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Barda (2007)

Barda (2007)

Nejat IslerHakan BoyavSerdar OrçinErdal Besikçioglu
Serdar Akar


Barda (2007) is a Turkish movie. Serdar Akar has directed this movie. Nejat Isler,Hakan Boyav,Serdar Orçin,Erdal Besikçioglu are the starring of this movie. It was released in 2007. Barda (2007) is considered one of the best Crime,Drama,Thriller movie in India and around the world.

A group of young high society friends, aged between 18 and 25, are gathered at a friend's bar that they regularly frequent for the night. But when they finish of their last beer and prepare to head home they find themselves held captive at gunpoint by five strangers. With their mouths, hands and feet tied, they are tortured, raped and murdered until the next morning. The gang who have captured them have no clear reason, they just want to punish these young people for everything left incomplete in their lives.


Same Actors

Barda (2007) Reviews

  • The results of lack of communication, social and moral values, the justice system...


    This movie depicts human relations.It shows the inevitable gaps between people and like the movie "Babel" it also shows how important communication is; because most of the things throughout the movie happen because of lack of communication. It also questions the judicial system in Turkey. People don't understand each other and in fact sometimes they don't want to. Most of the people evaluate others with the things they own, they wear or with their occupations. As if the Social status of a person has become the criterion of being a human. I mean if your social status is low, you are not respected, you are accepted as a "non-human" You see what one can do when he has nothing to lose. "It's only after you lose everything that you are free to do anything" (quote from fight club) Selim and his gang have nothing to lose, so they are free -actually they think they are free to do anything; because what else they can lose? People's non-existing respect? Money? What? The answer is nothing. You can't lose what you don't have. Torturing is their self-masturbation, destruction is their revenge. Yet this is questionable: "Do we have the right to take justice into our hands." Nothing is unreal in the movie. Loved it

  • Violence, comes from within with no reason?


    Barda is the next attempt of director Serdar Akar. He has made some remarkable films like "Gemide" and "Dar Alanda Kisa Paslasmalar". With his new step, he tries to bring forth the violence in the Turkish society. A group of young and gonna-be part of high society friends, gather at a bar they frequently visit. One night, some guys looking awfully scary and dangerous enters and these two classes known to live together on the streets are left to fight trapped in a bar... Well, to be honest, this is not the best picture from director Akar. Especially the characters of the youngsters are not accordingly established. The court scenes are far from being realistic. Especially the young actors does not seem to be ready for their parts. But the main issue here is that Turkish cinema and Turkish directors do not generally operate as artists who carries on their duty as an observer of the society. This film drives straight into that misty field... The violence is everywhere in Turkey as well as the world, in the streets, in the metro, at the schools etc. but this somehow seems to be unseen by the Turkish cinema. Because, people would love to sleep and think that everything's going fine as long as the tragedy doesn't touch them. But that's not true at all. The truth is out there, in this film. Although it has some major negative sides, it's a brave step trying to show the reality... Based upon a true story, what's happening is horrible, unbelievable and unacceptable. But you gotta see it to get to do something about it... ****** spoiler ********* By the way, at the ending of the film, the guys in the jail attacking the others are Zeki Demirkubuz, Cagan Irmak and Serdar Akar himself (the other two being some important Turkish directors). Seems like, the artists are trying to attack the mentality behind these horrible acts. Bad dream, nice try...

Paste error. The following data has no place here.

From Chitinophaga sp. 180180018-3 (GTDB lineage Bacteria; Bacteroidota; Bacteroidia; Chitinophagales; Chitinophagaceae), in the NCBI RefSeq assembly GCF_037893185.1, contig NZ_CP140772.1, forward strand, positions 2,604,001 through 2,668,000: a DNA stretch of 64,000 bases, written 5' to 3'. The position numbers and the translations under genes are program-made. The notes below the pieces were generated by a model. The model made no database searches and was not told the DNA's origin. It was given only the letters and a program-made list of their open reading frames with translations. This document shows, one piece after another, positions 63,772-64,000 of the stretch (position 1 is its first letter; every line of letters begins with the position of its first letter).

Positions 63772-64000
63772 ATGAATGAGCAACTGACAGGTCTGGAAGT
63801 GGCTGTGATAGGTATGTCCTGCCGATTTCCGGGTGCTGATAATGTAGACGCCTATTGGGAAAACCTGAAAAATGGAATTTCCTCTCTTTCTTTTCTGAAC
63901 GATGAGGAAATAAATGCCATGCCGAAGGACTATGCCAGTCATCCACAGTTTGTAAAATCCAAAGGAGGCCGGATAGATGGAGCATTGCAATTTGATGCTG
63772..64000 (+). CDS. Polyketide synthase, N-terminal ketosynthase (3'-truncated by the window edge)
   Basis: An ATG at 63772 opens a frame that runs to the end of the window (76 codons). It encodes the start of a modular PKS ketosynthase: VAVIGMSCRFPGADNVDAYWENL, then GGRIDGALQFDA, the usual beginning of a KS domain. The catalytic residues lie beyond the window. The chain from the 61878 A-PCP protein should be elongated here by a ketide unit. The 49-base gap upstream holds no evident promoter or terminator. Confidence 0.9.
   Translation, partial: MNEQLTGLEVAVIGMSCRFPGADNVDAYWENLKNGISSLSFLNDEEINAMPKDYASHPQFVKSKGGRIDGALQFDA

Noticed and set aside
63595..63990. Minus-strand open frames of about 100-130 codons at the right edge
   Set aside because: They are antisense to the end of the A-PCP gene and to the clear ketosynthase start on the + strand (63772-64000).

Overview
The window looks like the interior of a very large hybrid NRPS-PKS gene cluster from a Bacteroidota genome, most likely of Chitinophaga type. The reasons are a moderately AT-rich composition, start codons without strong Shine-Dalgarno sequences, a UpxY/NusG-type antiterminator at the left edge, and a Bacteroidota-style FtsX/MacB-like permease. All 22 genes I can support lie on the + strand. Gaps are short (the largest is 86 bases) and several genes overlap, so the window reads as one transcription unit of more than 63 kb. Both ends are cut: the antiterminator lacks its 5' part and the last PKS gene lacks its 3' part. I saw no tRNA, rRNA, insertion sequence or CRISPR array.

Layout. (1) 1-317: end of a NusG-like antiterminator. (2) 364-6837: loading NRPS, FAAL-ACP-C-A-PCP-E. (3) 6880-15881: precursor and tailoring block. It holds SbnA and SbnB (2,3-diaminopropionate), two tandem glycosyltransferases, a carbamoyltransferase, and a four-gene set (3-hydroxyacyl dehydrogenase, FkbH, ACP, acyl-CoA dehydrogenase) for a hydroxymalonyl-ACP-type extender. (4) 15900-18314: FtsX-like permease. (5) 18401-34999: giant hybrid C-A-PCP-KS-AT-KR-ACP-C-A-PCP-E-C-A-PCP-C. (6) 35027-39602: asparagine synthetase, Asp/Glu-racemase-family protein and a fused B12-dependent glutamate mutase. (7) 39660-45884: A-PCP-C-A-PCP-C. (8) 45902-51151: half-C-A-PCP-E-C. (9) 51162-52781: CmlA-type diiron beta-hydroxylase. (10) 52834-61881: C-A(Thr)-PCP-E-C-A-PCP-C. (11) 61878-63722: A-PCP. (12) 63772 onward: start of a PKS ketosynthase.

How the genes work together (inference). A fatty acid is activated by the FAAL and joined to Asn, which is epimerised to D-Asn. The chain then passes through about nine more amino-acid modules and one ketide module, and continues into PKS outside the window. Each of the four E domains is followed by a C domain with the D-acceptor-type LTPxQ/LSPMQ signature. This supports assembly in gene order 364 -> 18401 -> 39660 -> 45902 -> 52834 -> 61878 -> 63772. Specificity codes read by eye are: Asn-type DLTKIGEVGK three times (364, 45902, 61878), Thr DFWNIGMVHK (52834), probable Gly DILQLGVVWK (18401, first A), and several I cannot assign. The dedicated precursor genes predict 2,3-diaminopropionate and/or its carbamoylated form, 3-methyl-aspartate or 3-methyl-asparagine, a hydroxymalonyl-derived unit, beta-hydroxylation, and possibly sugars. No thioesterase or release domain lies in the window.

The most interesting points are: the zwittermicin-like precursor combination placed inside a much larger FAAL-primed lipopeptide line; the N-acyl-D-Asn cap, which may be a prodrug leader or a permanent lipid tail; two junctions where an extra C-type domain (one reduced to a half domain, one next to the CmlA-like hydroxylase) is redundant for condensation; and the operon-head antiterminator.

• Hard to swallow, deserves "reconsideration"